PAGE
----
In this file:

 

·         Goldsmiths bans beef from university cafes to tackle climate crisis

University of London college will also seek to limit single-use plastics

... Beef products will no longer be available in the institution’s cafes and shops when the academic year begins in September...

 

·         Sorry, but banning beef won’t save the planet

Academic standards typically require students to back up claims with supporting evidence, but, curiously in this instance, the university’s written announcement offers no backing detail or scientific justification to explain its policy or why or how banning beef will help in its bid to halt climate change.

 

·         Going Vegan Has Half Climate Change Impact of One Transatlantic Flight

... by focusing on eating less meat, consumers are being misled on what’s really attributing to greenhouse gas emissions… it’s giving the other factors a “get out of jail free card” when it comes to lowering the impact on climate change...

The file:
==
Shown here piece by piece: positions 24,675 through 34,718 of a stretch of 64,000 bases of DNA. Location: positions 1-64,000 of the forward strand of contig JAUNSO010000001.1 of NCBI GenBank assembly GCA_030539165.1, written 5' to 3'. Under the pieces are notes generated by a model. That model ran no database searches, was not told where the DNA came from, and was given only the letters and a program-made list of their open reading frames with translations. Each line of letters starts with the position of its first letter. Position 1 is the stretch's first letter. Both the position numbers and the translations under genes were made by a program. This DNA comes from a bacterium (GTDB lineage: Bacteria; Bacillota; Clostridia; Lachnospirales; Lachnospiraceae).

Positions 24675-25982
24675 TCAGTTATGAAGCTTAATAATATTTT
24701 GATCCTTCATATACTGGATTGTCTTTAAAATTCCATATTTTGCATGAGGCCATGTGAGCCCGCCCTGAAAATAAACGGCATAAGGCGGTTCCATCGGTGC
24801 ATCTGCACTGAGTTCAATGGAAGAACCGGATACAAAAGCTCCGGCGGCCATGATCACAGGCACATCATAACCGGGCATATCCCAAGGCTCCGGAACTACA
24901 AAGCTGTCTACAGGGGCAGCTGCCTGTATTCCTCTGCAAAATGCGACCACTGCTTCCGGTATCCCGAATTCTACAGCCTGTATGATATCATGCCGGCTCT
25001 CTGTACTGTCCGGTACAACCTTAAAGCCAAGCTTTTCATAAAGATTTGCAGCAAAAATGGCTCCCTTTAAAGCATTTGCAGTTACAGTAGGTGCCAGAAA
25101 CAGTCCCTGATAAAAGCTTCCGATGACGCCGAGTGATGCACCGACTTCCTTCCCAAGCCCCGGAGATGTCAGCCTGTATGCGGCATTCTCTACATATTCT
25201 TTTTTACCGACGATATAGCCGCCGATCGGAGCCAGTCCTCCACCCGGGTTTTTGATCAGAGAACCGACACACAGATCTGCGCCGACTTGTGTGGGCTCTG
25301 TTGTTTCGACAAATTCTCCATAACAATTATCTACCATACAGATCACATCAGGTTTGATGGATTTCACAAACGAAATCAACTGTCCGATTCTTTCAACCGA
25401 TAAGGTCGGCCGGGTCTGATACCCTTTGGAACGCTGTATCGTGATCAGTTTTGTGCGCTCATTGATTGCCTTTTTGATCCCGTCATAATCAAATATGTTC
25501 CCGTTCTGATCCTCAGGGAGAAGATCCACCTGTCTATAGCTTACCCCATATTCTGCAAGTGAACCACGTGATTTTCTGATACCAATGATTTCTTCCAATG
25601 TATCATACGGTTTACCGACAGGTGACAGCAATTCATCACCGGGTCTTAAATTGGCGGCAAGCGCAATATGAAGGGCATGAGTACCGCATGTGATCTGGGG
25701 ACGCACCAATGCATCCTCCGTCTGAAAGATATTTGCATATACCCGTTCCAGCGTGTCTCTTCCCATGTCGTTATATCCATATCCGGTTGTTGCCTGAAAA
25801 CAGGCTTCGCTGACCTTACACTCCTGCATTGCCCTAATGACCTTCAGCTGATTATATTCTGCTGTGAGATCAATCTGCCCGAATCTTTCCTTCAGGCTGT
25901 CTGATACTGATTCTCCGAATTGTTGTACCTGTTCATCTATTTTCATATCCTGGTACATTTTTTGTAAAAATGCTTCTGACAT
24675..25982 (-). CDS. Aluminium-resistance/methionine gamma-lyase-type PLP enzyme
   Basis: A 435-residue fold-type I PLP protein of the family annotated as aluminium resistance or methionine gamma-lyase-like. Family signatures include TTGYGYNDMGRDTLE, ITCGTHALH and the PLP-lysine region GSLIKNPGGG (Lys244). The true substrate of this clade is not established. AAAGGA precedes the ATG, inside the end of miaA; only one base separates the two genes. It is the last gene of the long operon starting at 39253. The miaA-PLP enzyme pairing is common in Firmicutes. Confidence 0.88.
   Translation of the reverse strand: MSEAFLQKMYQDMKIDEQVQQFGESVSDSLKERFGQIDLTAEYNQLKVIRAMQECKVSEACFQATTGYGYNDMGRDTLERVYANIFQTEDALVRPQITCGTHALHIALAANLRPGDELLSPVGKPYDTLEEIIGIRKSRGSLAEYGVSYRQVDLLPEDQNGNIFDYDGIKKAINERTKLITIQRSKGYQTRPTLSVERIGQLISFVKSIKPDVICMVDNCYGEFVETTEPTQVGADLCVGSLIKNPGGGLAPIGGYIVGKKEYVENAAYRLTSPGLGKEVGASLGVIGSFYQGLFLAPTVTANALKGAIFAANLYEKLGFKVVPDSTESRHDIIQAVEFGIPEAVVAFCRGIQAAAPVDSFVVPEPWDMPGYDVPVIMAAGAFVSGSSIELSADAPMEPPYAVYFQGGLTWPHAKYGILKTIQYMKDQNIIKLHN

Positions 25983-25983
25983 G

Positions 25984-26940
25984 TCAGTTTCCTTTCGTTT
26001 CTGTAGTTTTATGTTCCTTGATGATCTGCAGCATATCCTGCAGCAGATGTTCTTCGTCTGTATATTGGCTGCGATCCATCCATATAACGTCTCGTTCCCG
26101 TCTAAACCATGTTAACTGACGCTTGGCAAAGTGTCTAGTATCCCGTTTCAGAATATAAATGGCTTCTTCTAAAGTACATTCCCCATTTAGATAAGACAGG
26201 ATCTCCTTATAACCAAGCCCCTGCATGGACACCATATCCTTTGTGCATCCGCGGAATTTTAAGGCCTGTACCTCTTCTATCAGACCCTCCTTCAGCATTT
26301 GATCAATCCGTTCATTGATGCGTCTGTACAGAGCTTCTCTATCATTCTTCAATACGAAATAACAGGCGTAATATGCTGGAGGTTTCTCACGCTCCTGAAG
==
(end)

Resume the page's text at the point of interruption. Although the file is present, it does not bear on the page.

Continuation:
Goldsmiths bans beef from university cafes to tackle climate crisis

University of London college will also seek to limit single-use plastics

 

Amy Walker, The Guardian (UK)

12 Aug 2019

 

A university has banned the sale of beef in campus food outlets in order to help tackle the climate emergency.

 

Goldsmiths, University of London, is also attempting to phase out single-use plastics and installing more panels to power its buildings in New Cross, as part of a move to become carbon neutral by 2025.

 

Beef products will no longer be available in the institution’s cafes and shops when the academic year begins in September, while an additional 10p levy will be added to the sale of bottled water and disposable plastic cups to discourage their use.

 

Prof Frances Corner, who took up the post of Goldsmiths’ warden this month, said the college would also switch to a completely clean energy supplier when its current contract ends and look into how all students could take curriculum options related to the climate crisis.

 

A psychology undergraduate, Isabelle Gosse, 20, said she thought the move was “a really good start to being more environmentally friendly”.